Every situation can be turned into a positive training experience if you TAKE THE TIME to do so. Yes, today's lesson is ultimately the creek, but here you see Hero making a real big deal over a PUDDLE! And Hero has grown up with lots of experience with central New York rain. He's no "barn bunny" and this is a great example of natural horse behavior. Horses have a much different view of the world than we do...literally. In this case, there was a reflection on that puddle. The most important thing Mike did was not to rush this situation. As long as Hero didn't cross certain boundaries of good behavior Mike was going to use this as a precursor to when they get to the creek. First of all, all Hero has to do to get a "passing grade" is to forward calmly AND NOT TRESPASS into Mike's space. The picture above shows him getting a B+. By working on this puddle for about 15 minutes, Hero got an A and walked, not jumped and not ran, calmly through it. The important part is that Mike did not leave this "hazard" until Hero was completely "chilled out" about.
Above is one of my favorite pictures from this session because it shows perfectly how most horses react when faced for water for the first time. And this is completely normal! Why? Have you ever seen those nature shows where the crocodile comes out of the water and grabs a zebra for lunch? That's why! The ancestors of the horses who were wary lived to breed on! That doesn't mean that you can't teach a horse to handle water. It does mean that you need to have some basic communication skills to get it done safely. Our number one goal here today is not "get Hero in the creek". The goal is "teach Hero that he can trust us if we say the water is safe to go in". Bonus points for the session if Hero feels like a rock star because he did what he was told.
There is so much to say about the conversation going on here! Hero has got an A+ on position, but he's "stuck". Hero is definitely saying "I know you've never let me down before boss, but seriously? This looks like a bad idea". Mike's body position says volumes. Eyes reading Hero's expression. Lunge whip used in a way we call a "block", the entire length of the lunge whip delineating the line that "shall not be crossed" to remind Hero about the space thing. From this position Mike can touch Hero with the long end if and when he needs to. Equally important is the way Mike has that length of lunge line in his left hand. He is ready to feed out a lot of line IF things go "pear shaped" and Hero opts to do a bolt and run through the water. Being prepared like this means Mike probably won't get jerked off his feet if that happens.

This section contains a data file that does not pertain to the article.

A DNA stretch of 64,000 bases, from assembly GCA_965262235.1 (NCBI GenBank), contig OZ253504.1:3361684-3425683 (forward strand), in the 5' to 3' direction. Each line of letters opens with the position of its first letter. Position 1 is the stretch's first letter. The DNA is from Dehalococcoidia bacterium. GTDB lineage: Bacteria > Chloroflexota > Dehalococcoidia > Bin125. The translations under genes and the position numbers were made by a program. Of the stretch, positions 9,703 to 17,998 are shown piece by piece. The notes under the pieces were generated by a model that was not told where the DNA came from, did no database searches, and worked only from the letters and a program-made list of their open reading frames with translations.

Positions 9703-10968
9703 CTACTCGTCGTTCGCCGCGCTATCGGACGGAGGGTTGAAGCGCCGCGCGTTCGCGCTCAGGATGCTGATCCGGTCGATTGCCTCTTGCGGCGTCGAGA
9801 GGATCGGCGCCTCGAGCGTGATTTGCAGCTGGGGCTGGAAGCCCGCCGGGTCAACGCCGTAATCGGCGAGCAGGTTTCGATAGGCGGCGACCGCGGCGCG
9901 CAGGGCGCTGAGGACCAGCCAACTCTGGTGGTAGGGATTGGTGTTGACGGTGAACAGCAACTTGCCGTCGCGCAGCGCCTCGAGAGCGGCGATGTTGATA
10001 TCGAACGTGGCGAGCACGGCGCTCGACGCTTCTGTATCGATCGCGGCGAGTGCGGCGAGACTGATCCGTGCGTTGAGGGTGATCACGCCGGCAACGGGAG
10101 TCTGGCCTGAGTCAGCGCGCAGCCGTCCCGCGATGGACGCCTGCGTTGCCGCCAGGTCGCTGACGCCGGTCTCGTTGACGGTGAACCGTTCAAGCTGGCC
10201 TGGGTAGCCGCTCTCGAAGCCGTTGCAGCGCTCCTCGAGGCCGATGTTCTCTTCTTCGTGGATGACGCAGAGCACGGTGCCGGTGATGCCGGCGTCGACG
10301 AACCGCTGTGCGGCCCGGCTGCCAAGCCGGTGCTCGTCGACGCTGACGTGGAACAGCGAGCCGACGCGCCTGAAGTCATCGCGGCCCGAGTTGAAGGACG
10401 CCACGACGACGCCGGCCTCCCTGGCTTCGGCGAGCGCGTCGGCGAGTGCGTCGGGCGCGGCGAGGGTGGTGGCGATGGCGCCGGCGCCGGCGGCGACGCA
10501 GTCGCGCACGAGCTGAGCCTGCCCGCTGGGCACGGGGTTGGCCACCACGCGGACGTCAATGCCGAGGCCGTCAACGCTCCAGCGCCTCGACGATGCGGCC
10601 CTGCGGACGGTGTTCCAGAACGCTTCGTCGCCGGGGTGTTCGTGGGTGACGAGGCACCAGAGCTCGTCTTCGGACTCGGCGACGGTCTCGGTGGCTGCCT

Not gonna lie, there was a lot of discussion before this happened! But it would be a REALLY boring blog showing lots of pictures of Hero putting in one foot and changing his mind. Putting in two feet and then deciding that was good enough. Long story short (or shorter) is that while Mike insisted that Hero go in, he never punished him for not going in. The only thing Hero would get sharp "tap" for was if he went into reverse. Huge no-no. Backwards is never an option. Go forward as slow as you want Hero and you'll get an "atta boy". Think about turning tail and running...not happening! One thing that doesn't really show in these photos is the footing under the water which, to me, is creepy. Think egg to baseball sized rocks. Very unstable and something naturally unsettling the first time a horse has to deal with it. Which is why we really prefer to let them figure this out without the complication of dealing with a riders weight as well...if we can.
Now that he's realized Mike was RIGHT Hero thinks this is pretty cool. You can tell by his left ear that he's still scanning the woods for scary monsters, but he pretty sure that Mike's got security covered for him. Hero wants to look all cool and brave (Hero's are like that) but take a a look at his tail. His butt cheeks are still pretty clenched!Mike's actually lunging Hero at a walk here. So that Hero has some task that he's very familiar with to provide Hero with an answer to the question "what should I do boss"? And you can see that Mike has "laser eye" on Hero's every move. And believe me Hero knows that!
I think this photo is another of my favorites because you can see that this wasn't so much about the creek water crossing itself. It was about how to face all the unforeseen challenges that will come up in a horses lifetime. It's about developing a "protocol" for any scary situation and that should always be based upon listening to the cues your handler/rider is giving you. Above, Hero is literally asking Mike "what next"?
Hero BF. Two years of training done. A life time to go but well on our way in the story of #heroandsha